Preservation Magazine, Summer 2016

Transitions: Lost—Chelsea Clock Building

Chelsea Clock Building in Chelsea, Mass.

photo by: Pat Piasecki

The Chelsea Clock Company has produced timepieces for Woodrow Wilson, Bob Hope, and the United States military.

In each Transitions section of Preservation magazine, we highlight places of local and national importance that have recently been restored, are currently threatened, have been saved from demolition or neglect, or have been lost. Here's one from Summer 2016.

In the spring of 2015, Chelsea Clock, America’s oldest continuously operating clock manufacturer, vacated the building in Chelsea, Massachusetts, that it had occupied for 118 years. The company, which has produced timepieces for customers such as Woodrow Wilson, Bob Hope, and the United States military, no longer needed the structure’s 27,000-square-foot space. Its 40 employees moved their operations, including machinery dating from the 1920s, to a smaller, early-20th-century building three blocks away. The deteriorating Chelsea Clock Building, constructed in 1897, was purchased by development company Fairfield Residential in March 2016. Fairfield plans to demolish the building later this year to make way for a mixed-use complex with retail space and condominiums.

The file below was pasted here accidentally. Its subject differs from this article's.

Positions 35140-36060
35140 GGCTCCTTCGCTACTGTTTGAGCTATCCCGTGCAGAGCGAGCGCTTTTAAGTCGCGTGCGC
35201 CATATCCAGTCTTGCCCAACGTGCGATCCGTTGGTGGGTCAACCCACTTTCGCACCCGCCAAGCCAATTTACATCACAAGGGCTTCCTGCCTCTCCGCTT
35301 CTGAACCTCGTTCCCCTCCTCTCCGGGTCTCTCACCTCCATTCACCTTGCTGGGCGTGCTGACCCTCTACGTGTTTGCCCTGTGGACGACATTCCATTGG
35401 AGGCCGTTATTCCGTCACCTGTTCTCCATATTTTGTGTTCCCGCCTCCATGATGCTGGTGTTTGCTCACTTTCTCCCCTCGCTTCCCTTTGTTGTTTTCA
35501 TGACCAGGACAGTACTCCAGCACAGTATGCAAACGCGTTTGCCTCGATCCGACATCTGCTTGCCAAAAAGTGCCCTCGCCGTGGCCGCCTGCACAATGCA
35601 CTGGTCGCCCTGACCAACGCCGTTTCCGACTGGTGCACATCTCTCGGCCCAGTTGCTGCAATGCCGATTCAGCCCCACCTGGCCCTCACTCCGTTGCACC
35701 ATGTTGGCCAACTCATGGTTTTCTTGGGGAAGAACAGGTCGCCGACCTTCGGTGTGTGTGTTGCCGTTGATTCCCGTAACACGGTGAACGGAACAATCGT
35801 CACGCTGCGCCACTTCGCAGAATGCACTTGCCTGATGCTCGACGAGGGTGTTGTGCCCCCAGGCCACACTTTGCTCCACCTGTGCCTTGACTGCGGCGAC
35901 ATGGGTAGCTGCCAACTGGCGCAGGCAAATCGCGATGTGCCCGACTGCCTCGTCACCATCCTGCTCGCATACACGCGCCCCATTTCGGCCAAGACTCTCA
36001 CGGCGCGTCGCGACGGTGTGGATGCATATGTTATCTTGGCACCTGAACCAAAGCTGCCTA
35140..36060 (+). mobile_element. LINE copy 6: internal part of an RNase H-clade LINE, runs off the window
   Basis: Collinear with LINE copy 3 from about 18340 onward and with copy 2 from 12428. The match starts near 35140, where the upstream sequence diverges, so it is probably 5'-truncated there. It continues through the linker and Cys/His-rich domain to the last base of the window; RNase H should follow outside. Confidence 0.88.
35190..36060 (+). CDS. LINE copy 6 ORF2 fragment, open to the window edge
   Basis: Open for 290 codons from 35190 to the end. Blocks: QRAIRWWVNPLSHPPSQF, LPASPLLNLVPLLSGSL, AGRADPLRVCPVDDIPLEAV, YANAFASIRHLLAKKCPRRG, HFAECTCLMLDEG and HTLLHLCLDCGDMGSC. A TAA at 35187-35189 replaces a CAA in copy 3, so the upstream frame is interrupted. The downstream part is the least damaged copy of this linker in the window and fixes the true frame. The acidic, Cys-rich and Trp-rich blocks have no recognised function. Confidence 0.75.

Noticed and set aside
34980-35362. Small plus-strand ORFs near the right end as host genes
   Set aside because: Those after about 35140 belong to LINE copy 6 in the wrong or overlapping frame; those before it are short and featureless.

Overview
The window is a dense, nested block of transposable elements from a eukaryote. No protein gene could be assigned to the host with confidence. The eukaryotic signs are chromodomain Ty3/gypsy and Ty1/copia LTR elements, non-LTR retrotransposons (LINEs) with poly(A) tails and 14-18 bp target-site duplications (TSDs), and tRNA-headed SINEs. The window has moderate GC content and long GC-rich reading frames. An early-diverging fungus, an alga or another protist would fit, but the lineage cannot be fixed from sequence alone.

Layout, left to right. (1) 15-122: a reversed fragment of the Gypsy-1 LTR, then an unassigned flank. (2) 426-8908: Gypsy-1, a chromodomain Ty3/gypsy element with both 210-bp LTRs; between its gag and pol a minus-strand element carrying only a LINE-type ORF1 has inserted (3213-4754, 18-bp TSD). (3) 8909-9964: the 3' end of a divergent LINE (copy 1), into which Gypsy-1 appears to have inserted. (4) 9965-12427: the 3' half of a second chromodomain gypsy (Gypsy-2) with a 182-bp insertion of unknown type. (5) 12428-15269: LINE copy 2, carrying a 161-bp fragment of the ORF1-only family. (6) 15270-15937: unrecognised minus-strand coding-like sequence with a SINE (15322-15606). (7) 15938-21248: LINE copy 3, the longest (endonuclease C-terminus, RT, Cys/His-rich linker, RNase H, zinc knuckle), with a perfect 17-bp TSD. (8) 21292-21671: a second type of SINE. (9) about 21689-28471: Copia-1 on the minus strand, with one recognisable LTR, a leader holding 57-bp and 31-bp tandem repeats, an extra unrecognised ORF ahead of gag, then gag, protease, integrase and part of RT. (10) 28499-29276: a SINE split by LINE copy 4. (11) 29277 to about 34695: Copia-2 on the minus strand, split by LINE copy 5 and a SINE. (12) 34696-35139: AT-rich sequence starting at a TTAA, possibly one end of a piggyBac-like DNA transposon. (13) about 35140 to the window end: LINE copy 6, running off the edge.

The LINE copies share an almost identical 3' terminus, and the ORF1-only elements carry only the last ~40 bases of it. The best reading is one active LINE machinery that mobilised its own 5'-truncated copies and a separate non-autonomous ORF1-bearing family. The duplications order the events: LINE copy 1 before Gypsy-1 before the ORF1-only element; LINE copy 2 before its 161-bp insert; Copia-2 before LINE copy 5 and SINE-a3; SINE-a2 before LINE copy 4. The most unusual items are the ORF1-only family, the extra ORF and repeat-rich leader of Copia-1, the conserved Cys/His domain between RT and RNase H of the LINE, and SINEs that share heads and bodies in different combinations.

Katherine Flynn is a former assistant editor at Preservation magazine. She enjoys coffee, record stores, and uncovering the stories behind historic places.


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